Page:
persons were killed at Centerton near
here late yesterday when their auto
mobile went dead on the tracks of the
Martinsville division of the Indian
polls, Terre Haute & Eastern Trac
tion Co., and was hit by a car. The
automobile was thrown into a ditch
and wrecked.
The dead are: W. D. Brown, 53
Mrs. W. D. Brown, 53 Miss Bonnie
Bailey, 17 Miss Jessie Cure, 17. All
lived at Martinsville, Ind.
Edds Brown, aged 19, eon of the
dead couple, was driving the automo
bile. and owes his life to the fact that
he Jumped when he saw he was un
able to get the machine started. He
was severely injured.
PASADENA "WET"
ON WOMEN'S VOTES
Pasadena, Cal., May 27.—The wom
en voters of Pasadena saved this city
from going dry, according to final re
turns on the election Saturday. They
flocked to the polls and cast their
votes, practically, for the granting of
hotel ahd restaurant licenses in this
city henceforth.
The reason for their activity was
the report that if the city went dry
Adolphus BuBch, the millionaire
brewer, would close his famous sunk
en gardens and move his winter home
to Santa Monica.
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lj! *'."11 A
of
leisure. Since becoming president.
Gomes has a great deal of trou
ble with the blacks. The negroes
are very fond of holding office, but
the president has not shown as much
deference toward that race In mak
ing appointments as he has toward
the Spanish. This seems to be on?
of the moving causes of the moving
causes of the present rebellion.
BARROW TRIAL
DELAYED TODAY
CASE WILL NOT BE RESUMED
UNTIL AFTERNOON IMPORT­
ANT RULING TO BE MADE
Los Angeles, Cal., May 27.—Minor
law suits and the usual Monday morn
ing session of the lunacy commission
had precedence today over the trial
of Clarence S. Darrow, the Chicago
lawyer, for alleged jury bribery. The
case, in consequence, was not sched
uled to be resumed until 1:30 o'clock
this afternoon. Georgo N. Lockwood,
the Grand Army man who began Sat
urday his story of the alleged attempt
to bribe him as a prospective juror in
the McNamnra trial, was expected to
resume the stand for the completing of
his direct examination probably after
a ruling by Judge Hutton on the ad
missibility of evidence regarding other
instances olj alleged bribery in the Mc
Namara trial. Judge Hutton indicated
Saturday that he'would decide today,
but it was expected that some time
will be consumed by the arguments of
counsel for both sides. It is not be
lieved that the prosecution hopes to
connect Mr. Darrow with the Lock
wood bribery through Lockwood him
self, as it is said to be the intention
of the district attorney to present thfct
phase of the case through Bert H.
Franklin, who is expected to follow
Lockwood on the stand.
IOWA PRISON
Legislature Asked to Pro
vide for Revolutionizing
System of Dealing With
Jail and "Pen" Prisoners.
Des Moines, May 27.—The Iowa
prison probe commission after almost
a year of investigation, today sub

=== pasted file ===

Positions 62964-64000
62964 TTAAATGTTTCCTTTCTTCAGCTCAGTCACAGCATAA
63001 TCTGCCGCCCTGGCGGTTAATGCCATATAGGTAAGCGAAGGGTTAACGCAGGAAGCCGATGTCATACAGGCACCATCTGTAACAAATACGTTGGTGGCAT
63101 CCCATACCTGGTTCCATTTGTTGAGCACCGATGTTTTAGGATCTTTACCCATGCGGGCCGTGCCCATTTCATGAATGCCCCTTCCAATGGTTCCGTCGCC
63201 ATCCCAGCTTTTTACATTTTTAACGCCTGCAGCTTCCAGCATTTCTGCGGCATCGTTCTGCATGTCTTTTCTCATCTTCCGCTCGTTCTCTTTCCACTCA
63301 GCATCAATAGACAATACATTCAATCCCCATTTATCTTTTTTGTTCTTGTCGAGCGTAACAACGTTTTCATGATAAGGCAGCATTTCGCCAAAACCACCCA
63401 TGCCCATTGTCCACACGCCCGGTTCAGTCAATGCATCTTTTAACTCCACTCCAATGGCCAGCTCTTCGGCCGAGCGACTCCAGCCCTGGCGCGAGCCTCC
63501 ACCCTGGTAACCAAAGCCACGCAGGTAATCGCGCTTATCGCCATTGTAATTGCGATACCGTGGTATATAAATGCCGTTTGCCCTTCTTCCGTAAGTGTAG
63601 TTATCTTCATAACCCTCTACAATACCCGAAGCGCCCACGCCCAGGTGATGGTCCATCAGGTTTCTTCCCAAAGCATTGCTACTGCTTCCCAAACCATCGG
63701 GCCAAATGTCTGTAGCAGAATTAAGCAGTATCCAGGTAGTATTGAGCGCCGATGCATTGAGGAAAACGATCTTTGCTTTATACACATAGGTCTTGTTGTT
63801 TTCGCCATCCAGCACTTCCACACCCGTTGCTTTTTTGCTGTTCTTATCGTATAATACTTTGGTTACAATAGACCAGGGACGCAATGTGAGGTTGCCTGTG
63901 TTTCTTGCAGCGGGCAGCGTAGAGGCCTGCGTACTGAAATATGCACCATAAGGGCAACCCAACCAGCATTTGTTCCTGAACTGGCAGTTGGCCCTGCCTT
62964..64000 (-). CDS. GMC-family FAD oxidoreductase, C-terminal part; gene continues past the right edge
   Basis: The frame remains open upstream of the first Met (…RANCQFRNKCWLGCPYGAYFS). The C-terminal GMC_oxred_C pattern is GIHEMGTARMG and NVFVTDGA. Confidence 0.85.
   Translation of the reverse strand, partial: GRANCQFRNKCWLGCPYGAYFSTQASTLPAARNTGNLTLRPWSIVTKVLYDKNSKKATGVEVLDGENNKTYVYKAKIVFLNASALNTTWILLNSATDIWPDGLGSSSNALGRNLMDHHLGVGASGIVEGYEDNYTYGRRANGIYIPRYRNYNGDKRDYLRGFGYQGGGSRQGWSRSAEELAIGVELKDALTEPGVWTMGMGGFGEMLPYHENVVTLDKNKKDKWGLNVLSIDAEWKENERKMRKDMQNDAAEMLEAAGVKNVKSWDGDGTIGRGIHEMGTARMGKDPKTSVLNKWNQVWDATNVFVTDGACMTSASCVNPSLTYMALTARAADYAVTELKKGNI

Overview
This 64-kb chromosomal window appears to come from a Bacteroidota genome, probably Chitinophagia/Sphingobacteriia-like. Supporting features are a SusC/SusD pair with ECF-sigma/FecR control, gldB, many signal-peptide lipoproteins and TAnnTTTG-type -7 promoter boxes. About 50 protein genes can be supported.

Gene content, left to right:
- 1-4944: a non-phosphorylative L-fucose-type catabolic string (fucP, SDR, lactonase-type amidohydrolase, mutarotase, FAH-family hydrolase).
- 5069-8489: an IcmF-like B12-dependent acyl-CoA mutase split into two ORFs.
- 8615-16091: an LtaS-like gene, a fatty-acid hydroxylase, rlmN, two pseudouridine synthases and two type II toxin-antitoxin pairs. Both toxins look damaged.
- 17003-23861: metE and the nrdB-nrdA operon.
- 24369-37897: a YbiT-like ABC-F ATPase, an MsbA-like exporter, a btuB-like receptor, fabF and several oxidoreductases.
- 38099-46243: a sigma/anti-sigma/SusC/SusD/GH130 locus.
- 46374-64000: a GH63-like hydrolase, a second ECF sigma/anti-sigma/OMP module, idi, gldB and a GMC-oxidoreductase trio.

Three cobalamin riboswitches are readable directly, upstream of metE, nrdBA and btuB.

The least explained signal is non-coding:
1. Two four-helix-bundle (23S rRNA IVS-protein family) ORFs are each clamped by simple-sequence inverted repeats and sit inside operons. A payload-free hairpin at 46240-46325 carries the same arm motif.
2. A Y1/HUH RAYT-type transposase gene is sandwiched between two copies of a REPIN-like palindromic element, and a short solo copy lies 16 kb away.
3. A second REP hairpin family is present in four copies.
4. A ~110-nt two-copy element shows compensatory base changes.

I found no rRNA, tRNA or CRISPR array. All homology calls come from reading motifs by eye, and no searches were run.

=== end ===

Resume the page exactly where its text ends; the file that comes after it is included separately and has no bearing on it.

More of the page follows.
mitted its report to Gov. B. F. Car
roll. The report states that the com
mission has found the Iowa penal sys
tem to be archaic and entirely inade
quate and several radical changes
which are recommended are carefully
outlined. The report carries detailed
plans for revolutionizing the methods
of dealing with prisoners in jails, re
formatories and penitentiaries.
Prison farms of penal colonies are
the foundation stones of the new idea
in dealing with prisoners. For the Ft.
Madison state penitentiary the com
mission recommends a farm of 2,000
acres where all first term prisoners
and short term men should serve their
sentences and the substitution of dis
trict farms for jails in which sen
tences are served. The teaching of
scientific agriculture to the prisoners
by instructors of Iowa agricultural
college is recommended. The commis
sion, whose members were Attorney
General Cosson, Judge M. A. Roberts
of Ottumwa and Parley Sheldon of
Ames, asks that the next general as
sembly act upon the recommenda
tions.
Contract System Held Slavery.
The contract system now in vogue
in Iowa and other states is the worst
form of slavery because it is a dele
gated form of slavery, says the re
port. "Authority and responsibility
should go hand in hand, but this can
not be with the contract system."
The prison probe was ordered by
Gov. Carroll following the publication
of a series of articles in an Iowa City
newspaper relative to conditions in
the penitentiary at Fort.
.Madison., .The.
editor of the pafler charged the war
den with cruelty and the state board
of control with mismanagement while
considerable complaint was made
against unsanitary conditions at Fort
Madison.
The charges against Warden San
ders, according to the report, are
without foundation and the board of
control is praised for its manage
ment outside the prison, while its in
side management is severely criti
cized.
Against Working Convicts on Roads.
The commission intends to have
the state add a number of industries
to the prison, where the inmates will
manufacture things and their product
compete in the open market. The
findings of the commission convince
its members that under the new sys
tem in Iowa the state penal institu